Jaswant Singh, J.
1. These five appeals by certificates under Article 133(1)(c) of the Constitution granted by the High Court of Judicature at Allahabad shall be disposed of by this judgment as they raise a common question relating to the interpretation of Section 39(1)(e) of the U.P. Zamindari Abolition and Land Reforms Act, 1950 (Act No. 1 of 1951) (hereinafter referred to as 'the Act').
2. As the facts giving rise to these appeals are identical, it shall suffice to narrate the facts of the case culminating in Appeal No. 171 of 1969. The predecessor-in-interest of the appellants, the late Jodha Mal, owned several private forests in the State of U.P. including the one consisting of three compartments comprising a total area of 484.57 acres in village Rajiwala Attick Farm, Mahal Sansar in District Dehradun. On the vesting of the said forest in the State of U.P. by virtue of Section 4 of the Act, the question arose about the assessment and payment of compensation therefore to the heirs of the intermediary. On service of draft compensation roll prepared under Section 40 of the Act, each one of the appellants, filed separate objections in regard thereto before the Compensation Officer, Dehradun, who disposed of the same by his order dated August 31, 1953 holding that the average annual income for the said forest which could be taken into consideration while computing its compensation was Rs. 4,551/- as disclosed by the appellants' accounts for a period of 22 years preceding the date of vesting in terms of Clause (i) of Section 39(1)(e) of the Act and Rs. 450/- was its annual yield on the date of vesting as per terms of Clause (ii) of Section 39(1)(e) of the Act. Dividing the sum total of these two figures by 2, the Compensation Officer held that Rs. 5,001/- was the annual income from the aforesaid forest to the intermediaries. Aggrieved by the computation of compensation, the respondent preferred an appeal to the High Court of Judicature at Allahabad under Section 50 of the Act. The appellant's also filed cross appeals claiming that the average annual income as assessed by the Compensation Officer was too low. Being of the view that while computing the average annual income from the forest, both the results arrived at by working both the Clauses of Section 39(1)(e) of the Act had to be looked into and considered and it had to be objectively decided as to what the average annual income from the forest would be, the High Court held that Rs. 2,000/- and not Rs. 450/- was the income under Clause (ii) of Section 39(1)(e) of the Act. On the aforesaid basis, the High Court came to the conclusion that Rs. 3,000/- and not Rs. 5,001/- was the average annual income on the basis of which gross assets had to be calculated in computation of compensation in respect of the aforesaid forest The High Court by its judgment and decree dated December 10, 1963, disposed of the appeal and the cross appeal in the manner indicated above. Aggrieved by the judgment and decree of the High Court, the appellants have come up in appeal to this Court. The respondent has also filed objections with regard to the item of Rs. 2,000/-.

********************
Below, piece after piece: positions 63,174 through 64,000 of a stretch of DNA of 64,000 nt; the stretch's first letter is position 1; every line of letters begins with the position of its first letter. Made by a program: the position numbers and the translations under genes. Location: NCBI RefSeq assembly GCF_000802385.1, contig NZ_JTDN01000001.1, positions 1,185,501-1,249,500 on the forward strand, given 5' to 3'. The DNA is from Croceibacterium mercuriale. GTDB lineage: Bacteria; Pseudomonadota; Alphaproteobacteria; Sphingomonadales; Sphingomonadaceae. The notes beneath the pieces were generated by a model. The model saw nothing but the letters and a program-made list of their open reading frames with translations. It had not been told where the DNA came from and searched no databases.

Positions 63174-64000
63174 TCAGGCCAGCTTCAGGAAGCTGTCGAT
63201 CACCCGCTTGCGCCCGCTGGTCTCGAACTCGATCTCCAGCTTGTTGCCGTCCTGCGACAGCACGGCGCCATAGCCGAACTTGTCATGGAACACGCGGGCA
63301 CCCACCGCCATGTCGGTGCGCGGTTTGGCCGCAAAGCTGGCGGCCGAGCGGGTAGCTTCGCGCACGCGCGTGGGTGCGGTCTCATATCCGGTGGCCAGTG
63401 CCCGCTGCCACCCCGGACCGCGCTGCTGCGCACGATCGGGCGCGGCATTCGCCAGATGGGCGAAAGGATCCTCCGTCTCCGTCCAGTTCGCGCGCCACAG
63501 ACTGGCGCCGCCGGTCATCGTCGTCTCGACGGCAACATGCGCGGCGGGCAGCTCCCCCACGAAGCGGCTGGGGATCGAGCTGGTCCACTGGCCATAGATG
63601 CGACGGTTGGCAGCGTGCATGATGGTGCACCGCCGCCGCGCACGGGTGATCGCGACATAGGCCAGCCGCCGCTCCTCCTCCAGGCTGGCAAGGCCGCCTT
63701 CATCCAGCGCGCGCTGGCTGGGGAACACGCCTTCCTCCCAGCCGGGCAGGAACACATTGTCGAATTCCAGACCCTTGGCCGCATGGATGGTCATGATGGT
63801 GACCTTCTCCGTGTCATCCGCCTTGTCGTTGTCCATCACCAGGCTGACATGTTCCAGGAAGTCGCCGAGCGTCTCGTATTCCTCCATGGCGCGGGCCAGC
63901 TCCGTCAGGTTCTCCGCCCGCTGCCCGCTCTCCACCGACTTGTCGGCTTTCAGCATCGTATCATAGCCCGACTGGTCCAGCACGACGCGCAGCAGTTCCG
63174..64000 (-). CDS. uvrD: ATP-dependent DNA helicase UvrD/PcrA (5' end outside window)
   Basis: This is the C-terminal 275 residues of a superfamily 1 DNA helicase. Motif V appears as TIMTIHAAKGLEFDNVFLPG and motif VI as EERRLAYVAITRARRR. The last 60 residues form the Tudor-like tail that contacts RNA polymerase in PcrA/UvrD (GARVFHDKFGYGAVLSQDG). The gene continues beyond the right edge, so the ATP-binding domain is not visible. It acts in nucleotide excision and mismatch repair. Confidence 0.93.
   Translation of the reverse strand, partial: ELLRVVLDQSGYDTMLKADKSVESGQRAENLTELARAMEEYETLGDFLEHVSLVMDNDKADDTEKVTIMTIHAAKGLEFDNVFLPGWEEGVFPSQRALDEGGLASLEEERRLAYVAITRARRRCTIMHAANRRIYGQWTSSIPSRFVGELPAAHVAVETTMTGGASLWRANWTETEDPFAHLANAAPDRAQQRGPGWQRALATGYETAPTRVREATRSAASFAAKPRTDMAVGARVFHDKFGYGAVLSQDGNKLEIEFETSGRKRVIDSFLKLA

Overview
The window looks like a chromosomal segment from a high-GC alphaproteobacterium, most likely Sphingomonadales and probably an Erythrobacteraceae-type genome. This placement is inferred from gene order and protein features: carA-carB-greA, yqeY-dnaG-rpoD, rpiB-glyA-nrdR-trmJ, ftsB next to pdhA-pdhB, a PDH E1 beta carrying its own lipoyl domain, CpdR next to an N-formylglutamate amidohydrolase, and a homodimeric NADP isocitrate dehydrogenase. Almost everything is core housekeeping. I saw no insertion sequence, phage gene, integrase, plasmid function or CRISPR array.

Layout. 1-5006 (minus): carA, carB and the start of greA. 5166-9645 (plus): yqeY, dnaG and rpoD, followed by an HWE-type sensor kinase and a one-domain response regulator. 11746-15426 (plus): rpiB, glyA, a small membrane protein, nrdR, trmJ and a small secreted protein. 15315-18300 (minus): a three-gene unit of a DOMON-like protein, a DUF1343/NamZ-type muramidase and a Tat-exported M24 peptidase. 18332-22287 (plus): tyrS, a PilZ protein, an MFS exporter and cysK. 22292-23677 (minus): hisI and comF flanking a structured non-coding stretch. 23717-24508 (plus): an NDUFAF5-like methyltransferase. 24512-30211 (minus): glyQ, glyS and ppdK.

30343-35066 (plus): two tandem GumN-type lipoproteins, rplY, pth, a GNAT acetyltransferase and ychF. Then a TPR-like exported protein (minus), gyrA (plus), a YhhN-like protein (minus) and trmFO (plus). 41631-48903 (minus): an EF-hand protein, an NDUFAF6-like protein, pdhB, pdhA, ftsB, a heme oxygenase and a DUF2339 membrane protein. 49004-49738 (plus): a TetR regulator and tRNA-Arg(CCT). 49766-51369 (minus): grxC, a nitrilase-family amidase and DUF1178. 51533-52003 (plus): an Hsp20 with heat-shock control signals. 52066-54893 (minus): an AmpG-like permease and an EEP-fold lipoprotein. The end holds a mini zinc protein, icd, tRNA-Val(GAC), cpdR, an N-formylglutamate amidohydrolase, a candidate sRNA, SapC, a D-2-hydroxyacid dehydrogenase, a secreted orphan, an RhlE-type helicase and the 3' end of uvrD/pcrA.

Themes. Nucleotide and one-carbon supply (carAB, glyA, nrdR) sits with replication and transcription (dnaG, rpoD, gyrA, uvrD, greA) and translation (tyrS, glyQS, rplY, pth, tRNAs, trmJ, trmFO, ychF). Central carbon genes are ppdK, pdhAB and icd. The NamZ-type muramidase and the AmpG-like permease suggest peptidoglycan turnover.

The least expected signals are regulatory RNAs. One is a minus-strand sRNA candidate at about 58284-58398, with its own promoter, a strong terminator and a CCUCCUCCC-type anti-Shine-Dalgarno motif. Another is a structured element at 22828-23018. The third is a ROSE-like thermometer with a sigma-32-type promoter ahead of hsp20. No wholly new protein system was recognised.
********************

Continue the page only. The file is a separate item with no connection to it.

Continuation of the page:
3. Mr. Lalnarayan Sinha appearing on behalf of the appellants has raised a very short point. Assailing the method adopted by the High Court in computing the compensation, he has urged that the High Court has missed the real purport and meaning of the provisions relating to the computation of compensation and that the relevant portion of Section 39 of the Act did not authorise the High Court to calculate the compensation by taking a mean of the aforesaid two figures. He has further urged that having worked out the average annual income according to the method indicated in Clause (i) of Section 39(1)(e) of the Act, the High Court was not required to work out the annual yield of the forest on the date of vesting. We regret, we cannot accede to this contention. Section 39(1)(e) of the Act provides as follows :-
39. Gross assets of a mahal.-(1) Gross assets as respects a mahal shall be the aggregate gross income of the land or estate comprised in the mahal and such income shall comprise....
(e) average annual income from forests, which shall be computed-
(i) on the basis of the income for a period of twenty to forty agricultural years immediately preceding the date of vesting as the Compensation Officer may consider reasonable, and